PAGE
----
As a kid, I lived in the Panhandle neighborhood of San Francisco. Growing up in a broken family, I was in foster care by 8 and entered the juvenile justice system at 13. At age 22, I was homeless and living in a car. I had made peace with a lifestyle of self-medicating, numbing myself to the world until the end of my days. But when my girlfriend, my last social support, sought treatment, I decided to join her. At that time, I had no education, no employment history, serious health issues, and a substance abuse problem.
Despite those challenges, I got an amazing opportunity to change my life because of a few city-funded programs. Things started to turn around when I got treatment for my drug abuse at Walden House and a referral to Larkin Street Youth Services.
At Larkin Street, I got my GED, started temping, and applied for housing. Eventually, I landed a full-time job. I was back on my feet, and even leading a group therapy session myself. My life had hope again, and I had a little confidence for the first time in a long time that I was going to be okay.
Because I want others to have the same opportunities the city gave me, I’ve tried to be part of the solution to the homelessness crisis; serving on the SF Youth Commission, the Larkin Street Youth Advisory Board, and the Youth Policy and Advisory Committee.
I’ve shared my story with officials in San Francisco, Sacramento, and Washington, DC, offering my experience and advocating for the type of programs I know worked for me.
I decided to get more politically involved after being inspired by now Mayor London Breed’s 2016 re-election campaign for Supervisor. I thought that she would help make the city a better place for all who call San Francisco home.
In March of this year, as a candidate for Mayor Breed published “A Bold Approach to Homelessness,” a plan that closely aligns with Prop C. In fact, the money from Prop C would provide essential funding to make her plan a reality because the truth is that we won’t be able to provide the opportunities that I received to the thousands of others in need without a lot more resources.
My personal story is an example that our existing programs do work– treatment, job training, housing– we just need to fund them. The problem isn’t knowing what to do, it’s being able to do more of what we already know works: and the simple fact is that Prop C will get people off the streets.
Every expert will tell you– only housing solves homelessness and we can’t wait to take action while thousands sleep on the streets. I have friends right now who are currently on the city’s 1,000 person-long waitlist for shelter and that’s simply unacceptable. I want them to have the same chances to turn things around that I did.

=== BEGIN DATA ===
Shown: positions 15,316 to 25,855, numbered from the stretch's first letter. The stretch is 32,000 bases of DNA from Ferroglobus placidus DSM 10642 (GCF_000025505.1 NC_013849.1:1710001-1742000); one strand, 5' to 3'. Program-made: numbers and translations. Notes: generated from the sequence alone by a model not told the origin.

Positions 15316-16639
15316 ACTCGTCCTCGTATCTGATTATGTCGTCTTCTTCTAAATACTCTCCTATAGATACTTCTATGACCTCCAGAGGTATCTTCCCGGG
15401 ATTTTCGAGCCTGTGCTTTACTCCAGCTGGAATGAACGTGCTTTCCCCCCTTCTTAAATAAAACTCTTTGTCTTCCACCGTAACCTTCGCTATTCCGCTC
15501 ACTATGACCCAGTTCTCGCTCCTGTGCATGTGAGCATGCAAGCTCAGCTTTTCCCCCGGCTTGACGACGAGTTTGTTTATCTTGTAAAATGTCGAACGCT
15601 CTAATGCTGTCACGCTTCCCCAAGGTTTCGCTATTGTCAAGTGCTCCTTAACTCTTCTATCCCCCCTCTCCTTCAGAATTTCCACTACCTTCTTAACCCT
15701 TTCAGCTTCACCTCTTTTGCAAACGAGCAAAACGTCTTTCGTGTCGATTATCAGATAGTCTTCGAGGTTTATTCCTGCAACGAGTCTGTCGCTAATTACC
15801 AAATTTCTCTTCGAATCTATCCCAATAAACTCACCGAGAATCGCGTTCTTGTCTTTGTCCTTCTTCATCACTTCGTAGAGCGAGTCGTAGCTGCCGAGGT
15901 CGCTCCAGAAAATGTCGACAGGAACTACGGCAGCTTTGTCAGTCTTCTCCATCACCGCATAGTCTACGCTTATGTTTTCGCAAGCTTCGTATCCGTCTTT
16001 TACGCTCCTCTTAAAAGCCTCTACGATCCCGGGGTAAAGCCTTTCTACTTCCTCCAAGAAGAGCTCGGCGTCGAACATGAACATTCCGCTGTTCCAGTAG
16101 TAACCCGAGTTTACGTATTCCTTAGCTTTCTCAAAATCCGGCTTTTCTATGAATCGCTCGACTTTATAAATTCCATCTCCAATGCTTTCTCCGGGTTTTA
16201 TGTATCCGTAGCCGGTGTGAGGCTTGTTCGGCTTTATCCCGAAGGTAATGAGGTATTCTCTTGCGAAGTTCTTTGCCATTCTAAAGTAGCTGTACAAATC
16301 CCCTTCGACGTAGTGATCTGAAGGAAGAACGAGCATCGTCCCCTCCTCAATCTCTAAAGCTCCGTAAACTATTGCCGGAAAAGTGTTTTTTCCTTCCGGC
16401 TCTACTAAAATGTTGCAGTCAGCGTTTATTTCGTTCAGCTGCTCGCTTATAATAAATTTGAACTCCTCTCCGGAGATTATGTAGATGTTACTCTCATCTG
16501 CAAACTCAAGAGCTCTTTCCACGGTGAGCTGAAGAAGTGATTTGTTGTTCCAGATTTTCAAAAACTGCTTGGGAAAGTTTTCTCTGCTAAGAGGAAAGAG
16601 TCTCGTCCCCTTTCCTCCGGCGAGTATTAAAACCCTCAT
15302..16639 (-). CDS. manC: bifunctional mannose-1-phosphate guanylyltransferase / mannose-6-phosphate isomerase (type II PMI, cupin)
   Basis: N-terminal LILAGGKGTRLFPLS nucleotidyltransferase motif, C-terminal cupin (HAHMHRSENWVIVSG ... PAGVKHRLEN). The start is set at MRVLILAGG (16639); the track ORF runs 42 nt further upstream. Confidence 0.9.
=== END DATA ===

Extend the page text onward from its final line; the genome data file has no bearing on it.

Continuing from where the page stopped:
Sadly, despite the evidence that Prop C would fund programs that we know work – some of our wealthiest corporations are fighting it, suggesting there is no accountability or plan as a way of undermining it. But the accountability is built-in because the Mayor retains 100% of her authority over spending and will remain in charge of all of the funding that Prop C will generate if it passes.
As the Chronicle interviews with homeless people recently pointed out, most of the people on our streets have faced debilitating health issues, heartbreaking loss, health care costs, evictions and terrible bad luck.
I certainly didn’t want to be living in my car at the age of 22. Life can be hard and sometimes the only thing people need is a second (or third) chance to get back on their feet. I know that’s what I needed, and I’m forever thankful for the programs that helped me.
But we need to do more. Prop C provides the city with the funding needed to help thousands of lives with housing, treatment and services paid for by the corporations that can afford to pay. This is the real change that we need, this is the spirit of San Francisco.
Prop C is about more than just funding to address homelessness, it’s about giving people an opportunity for change, an opportunity to turn things around by giving them the housing and services they need. I got that opportunity when I needed it most and I want others to have the same. Please join me in voting Yes on Proposition C.
Zak Franet is a member of the Youth Policy Advisory Committee, which is made up of transitional age youth who have experienced homelessness.